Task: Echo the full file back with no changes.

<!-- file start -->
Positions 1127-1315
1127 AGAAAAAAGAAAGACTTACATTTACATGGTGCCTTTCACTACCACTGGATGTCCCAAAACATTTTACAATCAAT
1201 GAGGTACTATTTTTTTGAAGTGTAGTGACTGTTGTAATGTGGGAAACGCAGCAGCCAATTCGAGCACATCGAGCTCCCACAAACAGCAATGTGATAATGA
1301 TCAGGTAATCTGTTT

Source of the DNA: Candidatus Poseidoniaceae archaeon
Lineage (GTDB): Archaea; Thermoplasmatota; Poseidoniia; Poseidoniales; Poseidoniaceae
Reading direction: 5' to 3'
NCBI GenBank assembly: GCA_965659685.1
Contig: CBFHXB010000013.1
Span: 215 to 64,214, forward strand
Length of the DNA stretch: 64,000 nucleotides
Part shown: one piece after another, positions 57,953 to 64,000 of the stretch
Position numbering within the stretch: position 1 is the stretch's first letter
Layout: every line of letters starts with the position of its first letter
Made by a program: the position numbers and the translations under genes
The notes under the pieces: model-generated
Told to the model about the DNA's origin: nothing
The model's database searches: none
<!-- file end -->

Positions 1127-1315
1127 AGAAAAAAGAAAGACTTACATTTACATGGTGCCTTTCACTACCACTGGATGTCCCAAAACATTTTACAATCAAT
1201 GAGGTACTATTTTTTTGAAGTGTAGTGACTGTTGTAATGTGGGAAACGCAGCAGCCAATTCGAGCACATCGAGCTCCCACAAACAGCAATGTGATAATGA
1301 TCAGGTAATCTGTTT

Source of the DNA: Candidatus Poseidoniaceae archaeon
Lineage (GTDB): Archaea; Thermoplasmatota; Poseidoniia; Poseidoniales; Poseidoniaceae
Reading direction: 5' to 3'
NCBI GenBank assembly: GCA_965659685.1
Contig: CBFHXB010000013.1
Span: 215 to 64,214, forward strand
Length of the DNA stretch: 64,000 nucleotides
Part shown: one piece after another, positions 57,953 to 64,000 of the stretch
Position numbering within the stretch: position 1 is the stretch's first letter
Layout: every line of letters starts with the position of its first letter
Made by a program: the position numbers and the translations under genes
The notes under the pieces: model-generated
Told to the model about the DNA's origin: nothing
The model's database searches: none